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I have had this simple but tasty potato recipe in mind for a church lunch we are having in a few weeks time.  However, I felt I needed to try them out in advance so I included them at Sunday lunch this week when they were much appreciated by my visiting parents – a bit of a change from the usual roast potatoes, though equally lovely and crispy.  (I usually sprinkle my peeled par-boiled, potatoes with olive oil and sea salt anyway.)  This would certainly an easy solution for mass catering as there is no peeling involved, in fact I found that the potatoes can can be boiled in advance and kept in cold water.  They are finished off by adding the herbs and oil just before putting them in the oven to roast.  I attacked my partly cooked potatoes with the potato masher to (not too violently) crush or ‘smash’ them, thus gaining our name for them: Smashed Potatoes.  

The recipe comes from Celia who writes at one of my favourite sites: Fig Jam & Lime Cordial, where the potatoes were named ‘Splats’ by one of her friends.  She credits the recipe to Jill Dupleix who calls them Crash-Hot Potatoes.  (Jill, like Celia, comes from Australia and not unsurprisingly I have not heard of her before.  I took a look at her site and found a whole list of other good recipes: all of the ones I saw having weights, very usefully, in metric.)  They have been much written about by other food bloggers too, so I now add myself to the list of ‘converts’ and this site, ‘Meanderings through my Cookbook’, to the list of sites that sings their praises!  This time I added mixed dried Herbes de Provence with the freshly ground salt and black pepper as I wanted to keep the flavours simple to complement the marinade flavouring our Roast Pork.  Jill suggests adding either fennel or caraway seeds plus sprigs of thyme or rosemary: a great idea idea which would vary the flavour from meal to meal.  I expect there could be some other variations too, matching flavours of added herbs and spices to the meat or main course eaten: if you have tried these another way I would love to hear from you.  Just one comment: I had made these just once before and although we enjoyed them I did not leave enough time for them to fully crisp so we felt they could have been better – a mistake I made sure I did not make on this second occasion!  

I had to use halves and quarters of larger potatoes but I intend to make these again using smaller evenly sized potatoes and will post another (better) picture in due course.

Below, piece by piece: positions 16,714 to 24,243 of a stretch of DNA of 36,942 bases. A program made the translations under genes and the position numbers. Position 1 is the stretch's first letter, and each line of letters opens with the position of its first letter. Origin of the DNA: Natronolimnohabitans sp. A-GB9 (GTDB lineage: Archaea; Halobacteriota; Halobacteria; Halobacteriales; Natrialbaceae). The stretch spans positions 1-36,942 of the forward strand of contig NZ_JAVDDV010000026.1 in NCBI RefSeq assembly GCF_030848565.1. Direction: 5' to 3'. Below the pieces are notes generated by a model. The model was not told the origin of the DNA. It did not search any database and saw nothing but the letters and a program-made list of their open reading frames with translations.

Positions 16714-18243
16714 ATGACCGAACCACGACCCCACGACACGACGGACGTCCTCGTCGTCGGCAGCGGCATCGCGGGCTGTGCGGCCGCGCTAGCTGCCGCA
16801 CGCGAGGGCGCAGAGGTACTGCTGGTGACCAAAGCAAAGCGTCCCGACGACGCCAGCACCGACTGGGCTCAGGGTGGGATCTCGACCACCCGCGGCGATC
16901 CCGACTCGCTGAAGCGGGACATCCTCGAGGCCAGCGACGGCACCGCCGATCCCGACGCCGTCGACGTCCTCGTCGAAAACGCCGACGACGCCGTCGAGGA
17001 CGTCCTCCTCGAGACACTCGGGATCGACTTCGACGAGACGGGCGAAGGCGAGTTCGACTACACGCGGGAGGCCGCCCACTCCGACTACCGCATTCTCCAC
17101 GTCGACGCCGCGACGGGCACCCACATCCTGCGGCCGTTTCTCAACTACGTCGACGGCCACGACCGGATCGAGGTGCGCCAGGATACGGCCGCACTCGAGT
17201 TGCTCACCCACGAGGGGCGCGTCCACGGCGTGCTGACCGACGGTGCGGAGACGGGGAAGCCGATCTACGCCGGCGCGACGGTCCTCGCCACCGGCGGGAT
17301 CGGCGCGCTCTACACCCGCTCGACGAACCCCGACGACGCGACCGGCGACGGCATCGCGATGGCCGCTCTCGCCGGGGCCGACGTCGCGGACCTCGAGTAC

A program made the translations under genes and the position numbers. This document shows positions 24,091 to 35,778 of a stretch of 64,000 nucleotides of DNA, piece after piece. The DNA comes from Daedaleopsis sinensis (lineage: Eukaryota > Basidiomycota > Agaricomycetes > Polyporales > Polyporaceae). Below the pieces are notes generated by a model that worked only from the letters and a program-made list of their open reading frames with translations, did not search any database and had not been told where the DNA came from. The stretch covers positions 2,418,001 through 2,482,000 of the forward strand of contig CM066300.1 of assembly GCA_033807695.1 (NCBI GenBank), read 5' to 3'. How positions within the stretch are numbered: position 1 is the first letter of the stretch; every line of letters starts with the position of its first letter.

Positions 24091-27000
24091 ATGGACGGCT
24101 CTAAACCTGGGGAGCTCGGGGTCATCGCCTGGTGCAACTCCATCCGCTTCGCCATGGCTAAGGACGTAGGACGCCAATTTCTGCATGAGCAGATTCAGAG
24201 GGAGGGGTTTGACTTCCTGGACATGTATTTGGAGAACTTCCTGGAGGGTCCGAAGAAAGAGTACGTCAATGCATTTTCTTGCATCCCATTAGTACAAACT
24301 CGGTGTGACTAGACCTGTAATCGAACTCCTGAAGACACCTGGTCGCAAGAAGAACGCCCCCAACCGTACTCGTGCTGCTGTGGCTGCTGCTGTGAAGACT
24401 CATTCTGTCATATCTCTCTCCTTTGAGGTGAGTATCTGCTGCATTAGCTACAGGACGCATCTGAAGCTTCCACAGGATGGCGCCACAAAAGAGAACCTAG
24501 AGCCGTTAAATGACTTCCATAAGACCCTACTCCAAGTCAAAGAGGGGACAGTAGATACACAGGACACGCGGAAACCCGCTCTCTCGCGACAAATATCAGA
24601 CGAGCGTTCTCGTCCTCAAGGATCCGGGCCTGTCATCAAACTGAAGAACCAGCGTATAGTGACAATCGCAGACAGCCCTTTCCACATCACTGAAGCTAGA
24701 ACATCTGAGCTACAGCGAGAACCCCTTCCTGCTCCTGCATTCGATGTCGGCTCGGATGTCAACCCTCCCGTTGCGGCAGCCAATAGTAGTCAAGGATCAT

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Smashed Potatoes
Serves 4)

16 small, round potatoes, or pieces of larger potatoes (about 2-2
1 tbsp Olive oil
1 tsp ground Sea Salt
Freshly ground Black Pepper (could try Paprika or Chilli for alternative heat)
2tbsp dried mixed Herbes de Provence (Mediterranean herbs)
1 tbsp fennel or caraway seeds (original flavouring)
1 tbsp thyme or rosemary sprigs (original flavouring)

1.  If planning to cook these potatoes straight away, heat oven to 220oC/425oF/Gas 7 or even (and preferably)  230oC/450oF/Gas 8.  A good hot temperature will crisp and cook the potatoes quickly.   

2.  Scrub the potatoes and remove any blemishes but do not peel them.  Ideally choose evenly sized smallish potatoes you can leave whole, but if absolutely necessary, larger ones can be halved or even quartered.  The finished look will, of course be different though. 

3.  Bring the potatoes to the boil in a panful of salted water, turn down the heat and simmer for about 15 minutes until just about cooked but not too soft.  They should be able to be prodded with a skewer or fork without much resistance. 

4.  Drain the potatoes and if necessary, plunge into cold water to keep for a while until it is time to finish them.

5.  Turn on the oven as at No 1, if not already preheating.  Arrange the potatoes on a lightly oiled baking tray or sheet, leaving a little room between each one for them to spread. Using a potato masher flatten each potato a little, so it starts to crack open and it is about twice its original diameter.

6.  Generously drizzle over olive oil and scatter with Herbes de Provence, freshly ground Sea Salt and Black Pepper.  (Alternative herb and spice flavourings can be used, but I think that it would be a shame to omit the Sea Salt and, unless adding another hot spice, the Black Pepper.)

7.  Bake on the top shelf of the oven for 20 to 30 minutes until crispy and golden, gently moving them around half way through the cooking time to stop them from sticking to the baking sheet. Serve hot.  If you need to cook these at a lower temperature than indicated above then make sure you allow a longer cooking time.

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Cabbage, along with Spring Greens and Brussels Sprouts, gets a really bad press.  Its not surprising really – I am sure we have all eaten really awfully cooked cabbage, greens or sprouts at one time or another … overcooked, watery, tasteless, colourless…  It’s no wonder that generations of children rebel!  However, cooked properly, these green vegetables can be really tasty.  The secret is a short cooking time to retain crispness and colour: about 7 minutes for sprouts should be ample.  If  you wish, extra flavours can be added as in this recipe. I used a round winter Savoy Cabbage, which has a wonderfully ‘ruched’ texture.  Substitute a different type of cabbage, shredded or quartered Brussels Sprouts or even Broccoli for variety.